By M. Paulyne Morgan White, Sparkling Specialties
The women history month legacy of 2020 celebrating “100 years of women winning the right to vote” was marked with grandeur, however, it was punctuated with the global pandemic, COVID-19.
Many activities were cancelled. Yet, women and celebration and the suffrage movement desired and were determined to continue the commemoration during the 2021 year.
Together with the National Women’s History Alliance and other national organizations, called for an extension for the long time planning and vow of adopting a theme “We refuse to be silenced’ and work with other organizations like to National Women’s Alliance connecting virtually not to stop celebrating and being silent.
Throughout 2021, civic bodies, museums, historic societies, dignitaries established programs, platforms and varied other female recognitions. We saw the congressional approval of the American Women’s Quarters program, one major recognition that will recognize all women achievers especially women appearing on the reverse side of quarters of the portrait of George Washington. Also, it had been approved by congress to issue five new designs of women, now through 2035.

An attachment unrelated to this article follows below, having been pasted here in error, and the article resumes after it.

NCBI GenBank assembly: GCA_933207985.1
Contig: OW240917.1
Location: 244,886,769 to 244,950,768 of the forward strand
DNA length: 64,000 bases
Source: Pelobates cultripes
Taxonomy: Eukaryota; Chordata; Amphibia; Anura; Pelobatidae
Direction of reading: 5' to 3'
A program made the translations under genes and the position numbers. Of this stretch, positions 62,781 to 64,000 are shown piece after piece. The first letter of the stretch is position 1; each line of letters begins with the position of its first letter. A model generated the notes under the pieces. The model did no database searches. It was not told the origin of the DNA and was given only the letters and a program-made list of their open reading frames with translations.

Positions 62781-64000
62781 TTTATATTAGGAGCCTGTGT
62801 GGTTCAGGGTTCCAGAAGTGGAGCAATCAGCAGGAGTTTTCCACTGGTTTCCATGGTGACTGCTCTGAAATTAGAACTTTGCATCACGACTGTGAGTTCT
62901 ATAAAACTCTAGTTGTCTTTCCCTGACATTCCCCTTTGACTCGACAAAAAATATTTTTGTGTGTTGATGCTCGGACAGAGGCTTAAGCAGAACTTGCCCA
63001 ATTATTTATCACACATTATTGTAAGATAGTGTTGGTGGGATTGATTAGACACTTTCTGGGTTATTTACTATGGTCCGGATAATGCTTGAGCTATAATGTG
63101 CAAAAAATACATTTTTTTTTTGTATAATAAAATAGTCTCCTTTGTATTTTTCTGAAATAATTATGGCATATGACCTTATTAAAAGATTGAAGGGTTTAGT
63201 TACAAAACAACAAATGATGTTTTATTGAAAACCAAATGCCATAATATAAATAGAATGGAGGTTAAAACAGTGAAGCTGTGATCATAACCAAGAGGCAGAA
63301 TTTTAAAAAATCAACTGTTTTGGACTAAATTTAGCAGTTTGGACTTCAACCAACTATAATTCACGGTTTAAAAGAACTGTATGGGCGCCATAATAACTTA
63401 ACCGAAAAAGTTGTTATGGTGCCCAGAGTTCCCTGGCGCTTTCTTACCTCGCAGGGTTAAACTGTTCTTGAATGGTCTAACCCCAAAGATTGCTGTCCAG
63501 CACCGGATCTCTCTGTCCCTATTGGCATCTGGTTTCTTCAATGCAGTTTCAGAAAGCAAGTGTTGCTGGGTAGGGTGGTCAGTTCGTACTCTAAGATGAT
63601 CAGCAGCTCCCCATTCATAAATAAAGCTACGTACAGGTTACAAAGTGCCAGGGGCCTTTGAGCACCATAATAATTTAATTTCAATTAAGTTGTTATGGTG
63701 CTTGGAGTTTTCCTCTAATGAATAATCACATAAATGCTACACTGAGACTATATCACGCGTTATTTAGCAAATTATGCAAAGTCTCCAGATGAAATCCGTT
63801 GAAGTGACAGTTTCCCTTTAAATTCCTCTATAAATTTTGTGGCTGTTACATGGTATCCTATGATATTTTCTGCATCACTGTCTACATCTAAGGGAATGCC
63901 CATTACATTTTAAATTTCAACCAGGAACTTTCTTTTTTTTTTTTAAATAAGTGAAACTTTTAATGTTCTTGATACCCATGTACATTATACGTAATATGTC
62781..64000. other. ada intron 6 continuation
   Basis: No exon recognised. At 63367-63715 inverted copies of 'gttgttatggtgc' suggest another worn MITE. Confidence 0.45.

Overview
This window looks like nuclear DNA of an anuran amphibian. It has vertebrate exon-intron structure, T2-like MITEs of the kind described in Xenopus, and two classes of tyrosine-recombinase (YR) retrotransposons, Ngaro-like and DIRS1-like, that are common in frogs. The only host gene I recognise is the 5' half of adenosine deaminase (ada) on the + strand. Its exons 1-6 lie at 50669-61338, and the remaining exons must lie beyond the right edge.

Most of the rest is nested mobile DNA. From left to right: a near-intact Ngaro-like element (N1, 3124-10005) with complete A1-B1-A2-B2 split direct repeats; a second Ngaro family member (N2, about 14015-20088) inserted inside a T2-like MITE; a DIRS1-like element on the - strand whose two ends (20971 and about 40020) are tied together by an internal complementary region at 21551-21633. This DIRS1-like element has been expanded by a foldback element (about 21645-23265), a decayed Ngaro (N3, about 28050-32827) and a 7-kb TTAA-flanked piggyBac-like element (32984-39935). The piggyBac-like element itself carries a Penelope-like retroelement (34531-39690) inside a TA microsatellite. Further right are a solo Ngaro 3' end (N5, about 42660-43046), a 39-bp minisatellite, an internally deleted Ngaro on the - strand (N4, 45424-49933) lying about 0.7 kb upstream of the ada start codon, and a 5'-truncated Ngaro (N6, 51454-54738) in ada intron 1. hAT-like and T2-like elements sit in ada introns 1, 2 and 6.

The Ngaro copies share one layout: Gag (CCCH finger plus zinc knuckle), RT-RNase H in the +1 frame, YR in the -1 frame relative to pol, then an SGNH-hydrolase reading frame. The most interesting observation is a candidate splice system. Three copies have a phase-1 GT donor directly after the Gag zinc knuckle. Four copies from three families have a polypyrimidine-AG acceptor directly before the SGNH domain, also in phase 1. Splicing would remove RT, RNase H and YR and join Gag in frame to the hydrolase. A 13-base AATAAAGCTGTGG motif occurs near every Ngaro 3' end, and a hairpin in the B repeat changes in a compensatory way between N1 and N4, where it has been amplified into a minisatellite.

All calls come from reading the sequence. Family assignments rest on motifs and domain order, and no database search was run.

This year we will see on coins Sally Ride, Maya Angelou, Cherokee Chief Wilma Mankilla, New Mexico suffragist, Adelina “Nina” Otero-Warren and film star Anna May Wong. We were also pleased to see women elected politically like Kamala Harris, U.S. Vice President and Supreme Court Nominee Ketanji Brown Jackson.
Among other significant approval by congress, was the Smithsonian American Women’s History museum, the unveiling of the Light of Truth Ida B. Wells, national monument in Chicago, as well as a monument outside her original newspaper office in Memphis, Tennessee.
Other noted tributes to women’s suffrage movements centennial celebration of the 100 years of women winning the right to vote during 2021.
The legacy of the women’s 100 years of a struggle to be recognized congressionally on winning the right to vote in 2021 as well as keeping the faith of “not to be silenced.”
A call to action by a new generation is now featured on YouTube, statues, markers and historic sites challenging the misunderstanding about women in history.
As a result of the centennial celebration and the congressional approval of the women’s history museum as well as Vimeo as all been helpful of telling women’s legacy and writing women back into history boldly.
Looking ahead this year the University of North Carolina will present “She can, We can Beyond the Women’s Suffrage Centennial,” a diverse series of events and discussions. August 20, 2022 is Equality Day and women nationally will be requesting congress to declare it a holiday. Noted on the request is to have women’s suffragist like Harriett Tubman, Sojourner Truth, Lara Cornelius Kellogg, and Martha Coffin Wright.
The 2022 theme for the National Women’s Alliance is “Women Providing, Healing, Promoting Hope.”
Last updated on March 29, 2022